Tuesday, September 21, 2010

Plastic parts prep and more etch primer

Back when I sprayed the etch primer, I didn't have the forethought to realize there were a bunch of other parts of the car that were sitting over on the other side of the garage that I probably should have spray with the etch primer. Instead, I finished the car, and had about 8 oz of etch primer left, and should have used it on the parts. Instead, I just sprayed all of the spots I thought I might sand through later on. I put an extra coat on all of the raised body lines (the middle and upper lines on the sides of the car), the ridges on the hood, and every other edge I could find. While this was a good idea, better to spray the parts with the right stuff and not have to buy extra etch primer.

Since the parts that needed etch were just the metal parts, (Ie, side mirrors, gas cap, front and rear bumpers, and the rain rails) I didn't want to buy a whole other quart of etch primer. Instead I just bought a can of spray etch primer. This is single-stage paint in that it comes ready to spray. I interpret this as being sub-par to a two part (or 2k) paint that has a hardener or catalyst to cure it. We'll see over the years if this truly has a substantial difference. This 16 oz. spray can of Sherwin Williams GPB 988 Self Etching Primer cost $13.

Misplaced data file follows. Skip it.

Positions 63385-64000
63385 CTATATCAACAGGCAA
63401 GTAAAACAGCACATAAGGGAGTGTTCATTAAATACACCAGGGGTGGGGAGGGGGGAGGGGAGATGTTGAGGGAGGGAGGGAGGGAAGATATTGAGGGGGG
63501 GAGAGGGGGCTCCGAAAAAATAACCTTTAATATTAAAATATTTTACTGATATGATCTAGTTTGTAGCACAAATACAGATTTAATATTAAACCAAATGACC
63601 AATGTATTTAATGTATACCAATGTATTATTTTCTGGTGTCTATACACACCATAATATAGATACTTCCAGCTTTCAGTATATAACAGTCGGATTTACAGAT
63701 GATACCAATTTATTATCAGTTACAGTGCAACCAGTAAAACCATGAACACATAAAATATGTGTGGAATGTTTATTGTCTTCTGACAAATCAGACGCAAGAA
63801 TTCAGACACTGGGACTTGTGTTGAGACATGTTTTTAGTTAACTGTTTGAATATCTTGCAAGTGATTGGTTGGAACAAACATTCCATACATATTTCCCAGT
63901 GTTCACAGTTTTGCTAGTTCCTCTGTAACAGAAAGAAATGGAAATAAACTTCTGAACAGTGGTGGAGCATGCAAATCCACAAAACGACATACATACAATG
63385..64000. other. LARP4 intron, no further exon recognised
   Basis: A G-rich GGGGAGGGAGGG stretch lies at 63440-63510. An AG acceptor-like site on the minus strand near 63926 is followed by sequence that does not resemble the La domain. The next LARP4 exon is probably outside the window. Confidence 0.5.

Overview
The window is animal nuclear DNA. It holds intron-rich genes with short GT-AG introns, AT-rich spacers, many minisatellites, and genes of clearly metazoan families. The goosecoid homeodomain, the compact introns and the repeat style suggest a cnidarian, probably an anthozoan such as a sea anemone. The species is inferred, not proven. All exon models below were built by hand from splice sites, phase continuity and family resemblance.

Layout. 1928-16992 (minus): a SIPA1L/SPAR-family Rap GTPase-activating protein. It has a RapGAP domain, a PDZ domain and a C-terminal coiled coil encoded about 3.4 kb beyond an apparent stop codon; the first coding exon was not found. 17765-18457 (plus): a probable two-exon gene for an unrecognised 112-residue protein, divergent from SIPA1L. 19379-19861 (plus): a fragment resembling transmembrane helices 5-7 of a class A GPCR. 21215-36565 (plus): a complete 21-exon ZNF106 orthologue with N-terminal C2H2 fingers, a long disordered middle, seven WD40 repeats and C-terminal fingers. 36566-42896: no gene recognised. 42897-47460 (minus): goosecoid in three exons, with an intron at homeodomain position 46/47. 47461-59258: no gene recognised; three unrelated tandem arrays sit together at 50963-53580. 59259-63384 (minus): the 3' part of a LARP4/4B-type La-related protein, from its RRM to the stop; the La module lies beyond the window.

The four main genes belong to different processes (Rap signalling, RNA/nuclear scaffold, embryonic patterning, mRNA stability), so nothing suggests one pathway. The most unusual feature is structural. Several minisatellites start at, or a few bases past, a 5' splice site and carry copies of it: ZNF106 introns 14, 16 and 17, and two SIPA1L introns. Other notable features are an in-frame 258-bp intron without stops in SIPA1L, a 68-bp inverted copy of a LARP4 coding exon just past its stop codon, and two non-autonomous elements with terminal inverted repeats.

The plastic parts don't take etch primer because the solvents and acids in the etch can eat into the plastic and ruin it, or the solvents soak into the plastic only to later screw up the paint you put on later. So, instead, the plastic parts all get a special plastic surface preparation. This is the spray can of plastic prep called: Sherwin Williams Plastic Adhesion Promoter UPO7226. It comes in a 20 oz. spray can for $17.

Here you can see Jesse, my pro painter buddy, paying the etch primer on to the metal parts. You can see how much of a pain those darn rain rails are. They won't sit on a saw horse for painting. (I came up with a great novel solution later on for the color portion of painting, so check that out before you prep or paint yours.)

Don't forget to wear gloves while you paint. They come off a lot faster than paint dried on skin does. Especially when painting these small parts that you have to hold in your hands like in this picture. A long sleeve shirt will also go a long way to keep paint of arms and arm hair. Especially for the plastic adhesion promoter which is clear, and sticky as all get out.

Here you can see that I've got the plastic parts up on saw horses since most of the sides have to be painted. You can also see all the spots I snaded through on down to the black plastic. When spraying this plastic adhesion promoter, lay it on really thin and do a few coats. I got a little over eager laying down a thick coat and it dripped all over the place and I got quite a few big runs and sags. Espcially near the indents where I had to spray a lot to get all of the surfaces.

Total time painting today: 2 hours
Total cost of materials: $30 ($13 for etch primer, $17 for plastic adhesion promoter)

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